The young broadcasters starting conversations about sexual and reproductive health in Mali

| August 18, 2023

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Ms. Dolo has been learning on the job. The 26-year-old’s position as a host at Radio Toguna is her first experience in radio. Radio Toguna broadcasts from Bandiagara, a small town in central Mali’s Mopti Region. Although Ms. Dolo has been with the station for only two years, she is already broadcasting on sensitive topics such as sexually transmitted infections and gender-based violence.

The current series of her show is called Keneya Bôlôn (Entryway to Health). It’s part of Farm Radio International’s “Hérè – Women’s Well-being in Mali” project, which aims to improve sexual and reproductive health in women of child-bearing age and strengthen the prevention of and response to gender-based violence in four regions in Mali. The project is funded by Global Affairs Canada and implemented by a consortium led by MSI Reproductive Choices, and including Farm Radio International and Women in Law and Development in Africa (WiLDAF).

The project has been successful in this regard: of the 36 broadcasters participating in the project, 26 are youth. For the Hérè project, as with many of its projects, Farm Radio uses the definition of youth from the African Youth Charter: ages 15 to 35.

Ms. Dolo is one of several young broadcasters leading youth programs in Mali. Radio Toguna selected her to participate in this project because of her commitment, dynamism, and know-how. When selecting radio stations for a project, Farm Radio establishes criteria based on the project’s needs and theme. Since the target audience for the Hérè project is teenagers and young people, it was important to ensure that radio teams reflected that audience.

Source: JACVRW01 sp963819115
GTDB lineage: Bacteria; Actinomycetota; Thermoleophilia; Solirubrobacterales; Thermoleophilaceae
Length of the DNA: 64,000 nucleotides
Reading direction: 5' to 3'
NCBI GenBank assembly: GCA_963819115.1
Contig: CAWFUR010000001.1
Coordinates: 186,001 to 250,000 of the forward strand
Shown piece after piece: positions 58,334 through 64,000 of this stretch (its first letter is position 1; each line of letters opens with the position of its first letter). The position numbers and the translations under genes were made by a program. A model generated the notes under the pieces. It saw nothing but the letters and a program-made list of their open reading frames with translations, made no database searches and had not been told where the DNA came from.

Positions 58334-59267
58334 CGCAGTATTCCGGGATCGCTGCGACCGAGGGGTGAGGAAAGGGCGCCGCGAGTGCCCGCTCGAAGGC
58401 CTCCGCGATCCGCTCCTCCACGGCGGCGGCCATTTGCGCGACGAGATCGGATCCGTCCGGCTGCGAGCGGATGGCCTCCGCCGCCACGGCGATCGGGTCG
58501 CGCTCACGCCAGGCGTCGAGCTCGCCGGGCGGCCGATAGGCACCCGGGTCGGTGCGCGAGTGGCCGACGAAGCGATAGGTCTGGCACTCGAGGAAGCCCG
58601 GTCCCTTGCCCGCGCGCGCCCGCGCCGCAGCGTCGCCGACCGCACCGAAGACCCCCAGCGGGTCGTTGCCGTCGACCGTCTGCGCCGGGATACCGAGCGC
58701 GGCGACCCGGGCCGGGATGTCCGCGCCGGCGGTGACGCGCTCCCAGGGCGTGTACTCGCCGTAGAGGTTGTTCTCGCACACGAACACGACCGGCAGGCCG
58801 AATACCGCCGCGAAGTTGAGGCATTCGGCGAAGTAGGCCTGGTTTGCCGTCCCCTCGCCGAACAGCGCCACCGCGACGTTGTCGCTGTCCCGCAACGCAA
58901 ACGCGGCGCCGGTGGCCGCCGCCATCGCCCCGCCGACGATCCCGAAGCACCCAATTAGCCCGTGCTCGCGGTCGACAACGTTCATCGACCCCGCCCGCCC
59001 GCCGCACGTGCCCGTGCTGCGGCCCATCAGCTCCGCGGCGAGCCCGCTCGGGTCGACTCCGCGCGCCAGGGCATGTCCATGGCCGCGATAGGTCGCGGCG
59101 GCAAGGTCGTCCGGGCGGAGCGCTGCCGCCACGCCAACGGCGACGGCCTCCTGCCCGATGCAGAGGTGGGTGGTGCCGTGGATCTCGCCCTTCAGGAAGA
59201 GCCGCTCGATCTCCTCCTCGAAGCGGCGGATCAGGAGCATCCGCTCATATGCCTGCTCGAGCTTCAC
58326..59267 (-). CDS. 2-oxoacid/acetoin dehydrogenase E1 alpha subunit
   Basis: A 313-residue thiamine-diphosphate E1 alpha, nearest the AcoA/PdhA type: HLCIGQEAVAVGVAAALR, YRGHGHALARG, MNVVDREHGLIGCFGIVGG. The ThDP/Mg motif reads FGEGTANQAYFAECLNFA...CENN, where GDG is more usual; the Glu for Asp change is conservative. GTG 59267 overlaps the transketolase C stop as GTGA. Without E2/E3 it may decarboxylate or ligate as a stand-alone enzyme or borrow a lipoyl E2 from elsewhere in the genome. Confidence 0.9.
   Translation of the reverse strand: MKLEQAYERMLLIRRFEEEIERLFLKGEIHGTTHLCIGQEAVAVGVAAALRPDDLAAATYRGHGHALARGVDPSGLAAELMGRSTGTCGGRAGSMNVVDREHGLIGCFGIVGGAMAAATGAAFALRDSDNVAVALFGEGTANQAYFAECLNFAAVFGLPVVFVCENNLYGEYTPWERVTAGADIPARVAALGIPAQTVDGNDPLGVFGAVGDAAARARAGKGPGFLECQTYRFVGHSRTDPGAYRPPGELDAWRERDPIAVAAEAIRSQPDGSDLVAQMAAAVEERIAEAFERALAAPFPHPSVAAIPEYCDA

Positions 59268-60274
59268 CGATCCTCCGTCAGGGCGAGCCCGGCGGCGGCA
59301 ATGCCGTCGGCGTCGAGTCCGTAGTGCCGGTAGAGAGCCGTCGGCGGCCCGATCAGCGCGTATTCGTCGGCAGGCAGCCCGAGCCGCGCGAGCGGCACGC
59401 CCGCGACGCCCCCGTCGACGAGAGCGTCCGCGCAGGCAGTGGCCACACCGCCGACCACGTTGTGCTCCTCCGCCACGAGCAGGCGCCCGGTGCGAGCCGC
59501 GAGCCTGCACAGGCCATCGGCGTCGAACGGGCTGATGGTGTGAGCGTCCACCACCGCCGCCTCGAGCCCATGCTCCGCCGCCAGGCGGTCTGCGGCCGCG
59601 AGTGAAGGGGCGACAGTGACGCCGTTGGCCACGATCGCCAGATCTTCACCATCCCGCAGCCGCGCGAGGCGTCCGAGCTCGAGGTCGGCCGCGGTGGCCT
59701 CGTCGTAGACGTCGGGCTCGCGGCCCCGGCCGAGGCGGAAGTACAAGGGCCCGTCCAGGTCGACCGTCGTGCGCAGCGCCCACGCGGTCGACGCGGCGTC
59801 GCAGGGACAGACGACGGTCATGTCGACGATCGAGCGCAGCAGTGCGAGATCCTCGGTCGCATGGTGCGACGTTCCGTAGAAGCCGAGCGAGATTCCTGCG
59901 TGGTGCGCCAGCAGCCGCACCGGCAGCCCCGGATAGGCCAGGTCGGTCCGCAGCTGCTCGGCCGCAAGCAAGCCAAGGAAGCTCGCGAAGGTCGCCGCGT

Most of the young people working on the Hérè project are students, interns, or volunteers who are passionate about radio. While participating in the project, they receive training in radio production and other journalism techniques. They are also paid for their work. Through training and practical experience in broadcasting early in their careers, young people can develop their broadcasting and media skills, increase their confidence, and strengthen their employability. Ms. Dolo says that she found the training from Farm Radio useful.

Farm Radio International’s radio craft officer in Mali, Maïmouna N’Gnadiè Fane, works directly with broadcasters and trains them. She says, “I think it’s a matter of passion to be a broadcaster.” 

The benefits are not only for individual young broadcasters: youth-oriented programming brings youth issues into the spotlight. Involving young people with radio stations also creates additional content for the station and can attract advertisers who cater to young people. Youth listen to the radio, but they often access it from their phone. Research by the South African Broadcasting Research Council found that young people were 32% more likely to listen to the radio with their mobile phone. Having young broadcasters can break taboos, because young people are more comfortable discussing topics like sexuality with their peers than with adults. Young broadcasters understand their audience and know how to address sensitive topics with the right tone and language.

Ms. Dolo says: “The benefits of being a young broadcaster include participating in the development of my community, continuous training through thematic episodes, and raising awareness among the populations of the fight against harmful practices.”

This story is adapted from an article written by Farm Radio International called “The young broadcasters starting conversations about sexual and reproductive health in Mali” To read the full story, go to: